An in-plane bending deformation (even more precisely: in-plane lateral bending deformation) shall be understood to be a type of deformation of a stretch of the transport belt within a plane, in which one lateral edge of the transport belt acquires a concave curvature and the other, opposite lateral edge of the transport belt acquires a convex curvature. Moreover, “including at least an in-plane bending deformation” should be understood to mean that the detection system is configured to detect at least this type of deformation but that the detection system may moreover be configured to detect also additional types of deformation such as shearing deformations in which the lateral edges stay parallel to one another but are no longer in parallel to the nominal travel direction (or: longitudinal direction) of the transport belt.

The deformations described herein may be static or, more commonly, dynamic, as a given displacement of even one end of a rotating roller will often cause a cyclical deformation of the transport belt.

The actuator assembly is preferably controlled by the controller to sufficiently (or even completely) compensate the detected deformation.

In the present context, “sufficiently compensate” shall be understood to mean that the deformation is, after a sufficient compensation, (at least) below a predefined threshold. This threshold may be fixed for a certain inkjet printer or it may be provided as a part of each individual print job. For example, a first client may insist that the orientation of a printed image on a medium is accurate to within 1 mrad, whereas a second client may be content if the orientation is accurate within 1°. However, since in general it is desired that each print job is as good as possible, “sufficiently compensate” can also be understood to mean “at least sufficiently compensate”, i.e. compensate such that the deformation is below a predefined threshold, but moreover compensate the deformation as much as possible.

Expressed differently, the actuator assembly is preferably controlled to change a position and/or orientation of at least one of the rollers of the inkjet printer such as to bring the trajectory (or 3-dimensional form) of the endless transport belt more closely (or even completely) into registration with its nominal trajectory (or nominal 3-dimensional form). In some variants, a combination of mechanical compensation by the actuator assembly with software compensation mechanisms may be employed.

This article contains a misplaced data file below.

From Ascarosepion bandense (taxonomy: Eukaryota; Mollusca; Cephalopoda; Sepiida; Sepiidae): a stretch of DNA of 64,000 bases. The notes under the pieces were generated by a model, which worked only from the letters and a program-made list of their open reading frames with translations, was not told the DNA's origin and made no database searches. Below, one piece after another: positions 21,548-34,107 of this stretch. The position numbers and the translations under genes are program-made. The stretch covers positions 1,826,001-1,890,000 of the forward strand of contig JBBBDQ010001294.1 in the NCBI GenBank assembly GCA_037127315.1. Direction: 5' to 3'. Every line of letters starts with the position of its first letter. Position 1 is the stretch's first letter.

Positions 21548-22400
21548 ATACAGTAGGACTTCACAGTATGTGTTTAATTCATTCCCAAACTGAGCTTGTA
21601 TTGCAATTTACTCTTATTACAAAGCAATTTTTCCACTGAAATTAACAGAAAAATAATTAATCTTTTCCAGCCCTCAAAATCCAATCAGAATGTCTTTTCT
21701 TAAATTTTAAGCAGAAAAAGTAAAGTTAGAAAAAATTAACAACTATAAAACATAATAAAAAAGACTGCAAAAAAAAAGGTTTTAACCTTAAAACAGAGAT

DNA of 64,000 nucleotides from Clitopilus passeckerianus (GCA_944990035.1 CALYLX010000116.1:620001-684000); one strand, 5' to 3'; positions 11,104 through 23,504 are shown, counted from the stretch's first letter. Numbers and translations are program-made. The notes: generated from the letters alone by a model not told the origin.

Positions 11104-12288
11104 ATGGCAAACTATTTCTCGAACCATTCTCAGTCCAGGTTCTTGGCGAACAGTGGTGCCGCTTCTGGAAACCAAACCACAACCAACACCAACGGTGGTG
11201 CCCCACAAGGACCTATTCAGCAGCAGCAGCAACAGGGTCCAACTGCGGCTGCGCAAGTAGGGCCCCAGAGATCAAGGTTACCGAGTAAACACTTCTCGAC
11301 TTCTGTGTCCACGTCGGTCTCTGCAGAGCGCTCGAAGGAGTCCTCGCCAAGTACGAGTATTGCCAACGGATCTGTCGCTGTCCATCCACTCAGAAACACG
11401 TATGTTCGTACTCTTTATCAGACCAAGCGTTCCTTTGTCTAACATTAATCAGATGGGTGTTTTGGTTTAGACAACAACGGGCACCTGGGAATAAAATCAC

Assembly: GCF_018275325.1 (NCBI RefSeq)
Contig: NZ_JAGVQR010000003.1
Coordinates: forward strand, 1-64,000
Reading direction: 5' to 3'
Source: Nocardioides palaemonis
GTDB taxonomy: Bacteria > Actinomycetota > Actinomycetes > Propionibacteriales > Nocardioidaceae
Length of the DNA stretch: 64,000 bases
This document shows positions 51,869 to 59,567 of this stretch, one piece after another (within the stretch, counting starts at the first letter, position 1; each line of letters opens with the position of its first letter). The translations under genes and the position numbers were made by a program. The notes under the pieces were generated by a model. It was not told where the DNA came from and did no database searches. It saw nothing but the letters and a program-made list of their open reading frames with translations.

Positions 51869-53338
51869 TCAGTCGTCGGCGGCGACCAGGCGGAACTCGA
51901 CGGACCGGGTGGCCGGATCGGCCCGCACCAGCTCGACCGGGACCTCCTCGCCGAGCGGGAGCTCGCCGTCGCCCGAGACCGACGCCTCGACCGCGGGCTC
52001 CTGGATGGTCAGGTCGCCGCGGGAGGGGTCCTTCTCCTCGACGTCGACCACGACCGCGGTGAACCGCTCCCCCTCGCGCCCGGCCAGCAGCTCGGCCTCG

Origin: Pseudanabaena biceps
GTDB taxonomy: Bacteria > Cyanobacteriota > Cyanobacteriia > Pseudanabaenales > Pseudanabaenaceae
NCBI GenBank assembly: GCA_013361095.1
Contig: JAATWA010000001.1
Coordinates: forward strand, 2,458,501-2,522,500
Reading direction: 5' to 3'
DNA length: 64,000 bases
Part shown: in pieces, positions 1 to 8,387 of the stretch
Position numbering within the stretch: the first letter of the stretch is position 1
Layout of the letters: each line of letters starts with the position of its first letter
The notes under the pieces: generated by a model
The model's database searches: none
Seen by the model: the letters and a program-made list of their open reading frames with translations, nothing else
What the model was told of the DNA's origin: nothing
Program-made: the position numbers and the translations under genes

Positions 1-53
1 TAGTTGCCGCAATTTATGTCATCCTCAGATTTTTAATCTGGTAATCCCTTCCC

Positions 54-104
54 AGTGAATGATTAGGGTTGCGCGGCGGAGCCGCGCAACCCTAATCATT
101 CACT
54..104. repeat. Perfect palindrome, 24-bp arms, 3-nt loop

For example, it may be determined by the controller whether the detected deformation can be completely compensated using the actuator assembly or not. If that is the case, then the actuator assembly is controlled accordingly. If that is not the case, then it may be determined whether the actuator assembly is able to influence the trajectory of the transport belt in such a way that a deformation of such a kind remains that can be compensated via software adjustments, for example by distorting and/or shifting a print job to be printed to counteract the remaining deformation. Only in case of deformations that cannot be compensated by any of these two options may then the operation of the inkjet printer be suspended, or aborted, until mechanical causes of the deformation can be fixed at least to such a degree that the above-described compensation mechanisms are again sufficient.

The transport belt may comprise, or consist of, a foil or sheet, the opposite ends of which have been connected to form an endless belt. The foil is preferably formed of an elastic material, such as plastic, though different materials such as metals may be applied. The foil is preferably perforated to provide a plurality of through-holes for applying the underpressure. Said perforations are preferably sufficiently small to reduce air leaking around the edges of the media into the suction chamber below the transport belt. The perforations are further sufficiently large and/or sufficiently densely provided to provide secure holding down of the media. Alternatively, the foil may be formed of an air permeable material, foregoing the step of perforating the foil to achieve air permeability.

However, the present invention is most efficacious when applied to a transport belt consisting of at least one type of polymer, or plastics, as such transport belts tend to suffer more acutely from deformation than, for example, metal transport belts. In particular, in-plane bending deformation is a lot more common with said types of transport belts than with metal transport belts.

The present invention thus allows to use cheaper and lighter polymeric (or: plastic) transport belts instead of metallic (or otherwise reinforced) transport belts, and to compensate for their comparatively higher propensity for in-plane bending such that nevertheless a sufficient level of quality of the print jobs can be guaranteed.